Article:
"Some big merchants are already saying they have a stricter approach to contaminated
," a scrap buyer said, adding that this new
approach is being solely driven by China’s renewed
focus on existing waste import legislation.
Scrap dealer Sims Metal Management has sent a letter to its
suppliers, seen by Metal Bulletin, informing of changes to the
allowable grading of motors and electrical cabling that it is
prepared to buy.
The company will no longer accept deliveries of motors that
contain household electrical waste, transformers, power supply
units, fridge compressors, welding boxes, circuit boards or
Neither will it accept cable that contains any plugs, circuit
boards or excessive attachments.
"A strict approach will need to be taken to any
contaminated/pluggy cable that is delivered," Sims wrote to its
suppliers. "These directions have come directly from end-users
so, while it may well cause inconvenience, regretfully we are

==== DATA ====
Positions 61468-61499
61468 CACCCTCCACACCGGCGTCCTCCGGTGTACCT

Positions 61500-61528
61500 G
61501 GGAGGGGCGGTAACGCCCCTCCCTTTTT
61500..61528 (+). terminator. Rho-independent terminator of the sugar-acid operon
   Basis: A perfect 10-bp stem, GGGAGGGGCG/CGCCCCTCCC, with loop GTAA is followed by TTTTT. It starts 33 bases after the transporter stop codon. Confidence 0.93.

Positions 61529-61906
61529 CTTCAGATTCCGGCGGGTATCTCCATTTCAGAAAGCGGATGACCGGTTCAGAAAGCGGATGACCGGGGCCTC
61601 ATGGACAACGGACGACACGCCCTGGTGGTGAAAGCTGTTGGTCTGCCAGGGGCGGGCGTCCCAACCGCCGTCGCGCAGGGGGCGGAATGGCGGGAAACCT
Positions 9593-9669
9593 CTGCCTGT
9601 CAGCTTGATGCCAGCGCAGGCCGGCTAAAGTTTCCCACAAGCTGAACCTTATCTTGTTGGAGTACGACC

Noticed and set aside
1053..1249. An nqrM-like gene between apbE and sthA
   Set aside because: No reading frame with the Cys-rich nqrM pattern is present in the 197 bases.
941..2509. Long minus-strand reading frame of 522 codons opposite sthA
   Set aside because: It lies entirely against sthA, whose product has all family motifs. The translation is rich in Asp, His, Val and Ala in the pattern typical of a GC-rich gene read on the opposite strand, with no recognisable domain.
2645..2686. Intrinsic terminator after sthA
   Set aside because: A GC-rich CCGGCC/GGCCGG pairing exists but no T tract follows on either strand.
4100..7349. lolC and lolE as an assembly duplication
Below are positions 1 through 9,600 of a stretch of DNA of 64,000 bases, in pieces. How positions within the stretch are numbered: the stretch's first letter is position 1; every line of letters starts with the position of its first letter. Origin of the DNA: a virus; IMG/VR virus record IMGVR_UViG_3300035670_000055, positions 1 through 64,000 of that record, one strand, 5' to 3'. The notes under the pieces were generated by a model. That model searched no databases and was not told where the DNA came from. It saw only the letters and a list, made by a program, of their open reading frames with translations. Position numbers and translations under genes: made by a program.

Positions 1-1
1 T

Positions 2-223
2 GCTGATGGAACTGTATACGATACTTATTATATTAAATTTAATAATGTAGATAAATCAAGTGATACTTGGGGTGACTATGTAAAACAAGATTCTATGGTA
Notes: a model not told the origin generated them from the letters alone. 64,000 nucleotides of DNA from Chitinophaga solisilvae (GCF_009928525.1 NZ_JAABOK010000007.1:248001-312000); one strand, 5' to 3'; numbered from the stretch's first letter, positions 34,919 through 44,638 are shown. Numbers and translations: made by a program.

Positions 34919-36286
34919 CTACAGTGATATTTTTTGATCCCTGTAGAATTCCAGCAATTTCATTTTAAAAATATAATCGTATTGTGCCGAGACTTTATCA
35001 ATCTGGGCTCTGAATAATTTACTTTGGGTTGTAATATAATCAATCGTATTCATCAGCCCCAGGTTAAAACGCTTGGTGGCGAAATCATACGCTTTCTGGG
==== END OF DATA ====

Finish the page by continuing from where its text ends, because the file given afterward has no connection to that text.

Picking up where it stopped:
all in the same position."
A scrap dealer told Metal Bulletin that Operation Green Fence
has already had a huge effect on scrap flows, saying that more
than 20 containers of cable were recently rejected at port for
"There is a lot of confusion
. There are a lot of
people talking but only a few people understanding," he said.
"People are becoming nervous of sending material to China.
It’s a very good way of stopping scrap going to China
if that was their intention," he added.
The scrap dealer said that one of his own shipments had been
rejected while it was still on the water, based on photographs
of the material.
"We will have to get the CCIC [China Certification &
Inspection Group] to check the material before shipping.
It’s very costly to bring it back, and
we’re hearing a lot of similar stories," he said.
But the scrap buyer said that Operation Green fence was simply
China bringing itself more into line with other markets, and
that it is not excessive legislating on its part.
"China is trying to produce quality metal, and is fed up with
inferior grades of scrap from merchants. Stuff that was going
to China before was often because it had already been refused
from somewhere else," the buyer said.
"People had gotten a bit lazy with good Chinese prices [for
inferior scrap], but that door is starting to close," he added.
"Scrap sorting will have to get better, and people will have to
be a lot more careful about the quality of material they send